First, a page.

The influence of antidesiccants on field performance and physiology of 2+0 ponderosa pine (Pinus ponderosa Dougl.) seedlings Public Deposited

http://ir.library.oregonstate.edu/concern/graduate_thesis_or_dissertations/n583xx81p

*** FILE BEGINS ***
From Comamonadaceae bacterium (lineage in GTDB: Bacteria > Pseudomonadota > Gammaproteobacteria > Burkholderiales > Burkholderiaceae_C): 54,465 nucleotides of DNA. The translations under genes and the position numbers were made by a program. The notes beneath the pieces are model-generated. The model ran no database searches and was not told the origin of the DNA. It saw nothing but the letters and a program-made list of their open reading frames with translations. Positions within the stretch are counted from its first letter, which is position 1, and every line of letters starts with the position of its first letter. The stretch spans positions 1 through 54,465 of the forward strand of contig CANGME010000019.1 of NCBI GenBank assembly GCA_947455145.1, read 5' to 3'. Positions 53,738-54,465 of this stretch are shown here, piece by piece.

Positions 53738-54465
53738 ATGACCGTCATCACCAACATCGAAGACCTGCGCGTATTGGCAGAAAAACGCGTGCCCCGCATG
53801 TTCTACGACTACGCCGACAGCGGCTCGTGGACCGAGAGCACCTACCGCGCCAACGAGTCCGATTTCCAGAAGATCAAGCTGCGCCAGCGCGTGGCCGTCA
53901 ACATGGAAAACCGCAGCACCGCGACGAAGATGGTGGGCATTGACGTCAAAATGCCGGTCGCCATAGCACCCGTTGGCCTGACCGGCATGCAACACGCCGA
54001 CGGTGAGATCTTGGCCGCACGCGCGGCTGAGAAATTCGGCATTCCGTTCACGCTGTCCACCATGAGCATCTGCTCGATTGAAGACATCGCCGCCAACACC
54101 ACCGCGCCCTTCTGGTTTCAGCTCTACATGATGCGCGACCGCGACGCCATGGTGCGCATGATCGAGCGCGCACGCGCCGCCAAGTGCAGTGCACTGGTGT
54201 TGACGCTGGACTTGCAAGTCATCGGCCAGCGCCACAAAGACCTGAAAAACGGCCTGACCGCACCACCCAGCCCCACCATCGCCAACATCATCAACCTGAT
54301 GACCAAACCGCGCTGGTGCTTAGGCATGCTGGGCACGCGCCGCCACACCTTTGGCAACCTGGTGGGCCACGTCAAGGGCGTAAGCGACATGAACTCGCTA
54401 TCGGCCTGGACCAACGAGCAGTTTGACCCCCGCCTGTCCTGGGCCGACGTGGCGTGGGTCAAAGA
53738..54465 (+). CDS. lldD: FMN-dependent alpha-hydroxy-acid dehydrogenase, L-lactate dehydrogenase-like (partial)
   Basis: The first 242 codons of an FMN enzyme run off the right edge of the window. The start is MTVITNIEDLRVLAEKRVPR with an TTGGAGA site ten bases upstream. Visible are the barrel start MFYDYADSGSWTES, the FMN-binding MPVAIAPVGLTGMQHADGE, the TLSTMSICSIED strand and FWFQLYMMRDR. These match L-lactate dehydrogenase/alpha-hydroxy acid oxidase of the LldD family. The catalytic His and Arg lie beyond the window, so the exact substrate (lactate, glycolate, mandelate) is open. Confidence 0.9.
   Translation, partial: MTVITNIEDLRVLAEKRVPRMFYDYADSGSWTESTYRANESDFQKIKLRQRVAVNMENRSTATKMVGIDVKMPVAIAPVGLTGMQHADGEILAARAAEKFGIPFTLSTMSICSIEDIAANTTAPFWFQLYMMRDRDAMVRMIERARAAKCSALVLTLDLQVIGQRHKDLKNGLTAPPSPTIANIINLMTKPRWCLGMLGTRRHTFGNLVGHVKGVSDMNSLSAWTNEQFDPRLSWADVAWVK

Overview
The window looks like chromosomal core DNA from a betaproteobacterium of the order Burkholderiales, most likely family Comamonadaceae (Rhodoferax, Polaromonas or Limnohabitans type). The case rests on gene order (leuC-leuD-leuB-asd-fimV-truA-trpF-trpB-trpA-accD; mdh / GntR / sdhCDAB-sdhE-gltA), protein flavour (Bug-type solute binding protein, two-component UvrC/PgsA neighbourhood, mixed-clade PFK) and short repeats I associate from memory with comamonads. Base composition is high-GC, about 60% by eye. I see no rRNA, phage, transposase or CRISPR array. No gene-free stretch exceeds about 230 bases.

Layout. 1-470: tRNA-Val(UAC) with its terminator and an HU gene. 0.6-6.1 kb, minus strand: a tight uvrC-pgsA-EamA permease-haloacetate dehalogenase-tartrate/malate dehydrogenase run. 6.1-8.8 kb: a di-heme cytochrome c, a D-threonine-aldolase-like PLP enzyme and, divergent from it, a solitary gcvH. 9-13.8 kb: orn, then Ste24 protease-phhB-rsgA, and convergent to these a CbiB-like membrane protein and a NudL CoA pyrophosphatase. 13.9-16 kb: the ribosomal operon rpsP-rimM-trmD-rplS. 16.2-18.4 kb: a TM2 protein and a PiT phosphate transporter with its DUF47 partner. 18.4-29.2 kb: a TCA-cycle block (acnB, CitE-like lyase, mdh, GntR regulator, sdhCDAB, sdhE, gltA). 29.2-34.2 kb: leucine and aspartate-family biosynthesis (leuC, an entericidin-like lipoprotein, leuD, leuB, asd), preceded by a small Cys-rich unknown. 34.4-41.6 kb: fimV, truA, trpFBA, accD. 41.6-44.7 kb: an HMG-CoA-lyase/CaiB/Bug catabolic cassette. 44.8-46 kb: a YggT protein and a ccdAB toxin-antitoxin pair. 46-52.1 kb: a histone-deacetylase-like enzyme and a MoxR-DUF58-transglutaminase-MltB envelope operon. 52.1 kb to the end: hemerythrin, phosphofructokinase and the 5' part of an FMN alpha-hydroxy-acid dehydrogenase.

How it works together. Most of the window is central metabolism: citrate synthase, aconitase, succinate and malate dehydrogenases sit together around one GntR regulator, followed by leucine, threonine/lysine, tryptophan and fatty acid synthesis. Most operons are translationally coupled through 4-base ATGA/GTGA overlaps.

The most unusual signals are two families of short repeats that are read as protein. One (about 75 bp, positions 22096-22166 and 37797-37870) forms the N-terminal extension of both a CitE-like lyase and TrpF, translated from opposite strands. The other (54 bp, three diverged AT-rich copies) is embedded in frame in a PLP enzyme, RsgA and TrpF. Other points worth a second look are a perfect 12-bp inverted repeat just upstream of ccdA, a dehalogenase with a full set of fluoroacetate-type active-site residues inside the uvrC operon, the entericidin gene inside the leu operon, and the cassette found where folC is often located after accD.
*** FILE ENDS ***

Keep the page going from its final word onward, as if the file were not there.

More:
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  • This thesis research examines the effects of film-forming antidesiccants applied to dormant pondexosa pine (Pinus ponderosa Dougl.) seedlings after being lifted and to actively growing seedlings. The basic proposition was that antidesiccants would have a positive effect on reducing water loss in ponderosa pine seedlings. In order to evaluate the effects of six different antidesiccant treatments on the physiology, morphology, and phenology of ponderosa pine seedlings, four experiments were conducted and four hypotheses tested. Eleven variables were studied: survival, height and diameter growth, budbreak, budset, foliar damage, root growth potential, water loss, stomatal conductance, electrolyte leakage, and chlorophyll fluorescence. None of the antidesiccants or concentrations tested affected survival or height and diameter growth. However, several antidesiccant treatment did cause temporary reductions in stomata! conductance of outplanted seedlings in June 1992. Seedlings treated with AntiStress® 2000 (1:20 and 1:40) had the lowest reduction in stomatal conductance. In another experiment in a controlled environment, antidesiccants did reduce water loss but failed to significantly affect height growth. Antidesiccant application to actively growing seedlings subjected to different periods of wind exposure reduced foliar damage as measured by the amount of electrolyte leakage released from the fascicles but increased stomatal conductance. In a separate experiment under greenhouse conditions antidesiccants did not reduce stomatal conductance but they did damage seedling foliage. The film-forming antidesiccants had a negative effect on the growth of new roots. A 46% reduction in new root growth was observed. When antidesiccants were used, budbreak activity was also delayed. Moreover, in several experiments antidesiccants had no effect on photochemical efficiency. Antidesiccants also did not affect light absorption or emission. In this thesis research the proposition was that antidesiccants would have a positive effect on ponderosa pine seedlings. Based on the preponderance of evidence from the four experiments conducted, it is concluded that under the conditions of this study, antidesiccants tested had little overall effect on ponderosa pine seedlings. However, had seedlings been subjected to greater water stress, the outcome of this research might have been different.
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